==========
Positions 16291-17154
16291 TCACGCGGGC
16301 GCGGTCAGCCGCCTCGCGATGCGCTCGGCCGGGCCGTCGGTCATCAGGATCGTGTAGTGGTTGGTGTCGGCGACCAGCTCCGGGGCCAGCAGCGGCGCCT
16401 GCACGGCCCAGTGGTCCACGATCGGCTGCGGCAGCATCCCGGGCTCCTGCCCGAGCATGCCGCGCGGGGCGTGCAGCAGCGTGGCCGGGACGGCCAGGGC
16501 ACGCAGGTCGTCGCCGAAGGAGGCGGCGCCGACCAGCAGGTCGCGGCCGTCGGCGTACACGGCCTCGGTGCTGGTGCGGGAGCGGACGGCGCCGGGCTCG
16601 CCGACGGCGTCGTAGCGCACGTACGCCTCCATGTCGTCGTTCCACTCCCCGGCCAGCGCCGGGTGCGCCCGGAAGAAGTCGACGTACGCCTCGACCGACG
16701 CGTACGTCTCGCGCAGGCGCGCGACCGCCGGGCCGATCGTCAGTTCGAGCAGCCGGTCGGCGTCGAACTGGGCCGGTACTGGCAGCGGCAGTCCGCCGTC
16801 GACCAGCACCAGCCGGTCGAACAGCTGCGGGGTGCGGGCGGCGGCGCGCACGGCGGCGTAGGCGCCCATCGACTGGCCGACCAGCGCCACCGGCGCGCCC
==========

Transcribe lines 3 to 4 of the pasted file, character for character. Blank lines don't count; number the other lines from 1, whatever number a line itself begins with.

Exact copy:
16301 GCGGTCAGCCGCCTCGCGATGCGCTCGGCCGGGCCGTCGGTCATCAGGATCGTGTAGTGGTTGGTGTCGGCGACCAGCTCCGGGGCCAGCAGCGGCGCCT
16401 GCACGGCCCAGTGGTCCACGATCGGCTGCGGCAGCATCCCGGGCTCCTGCCCGAGCATGCCGCGCGGGGCGTGCAGCAGCGTGGCCGGGACGGCCAGGGC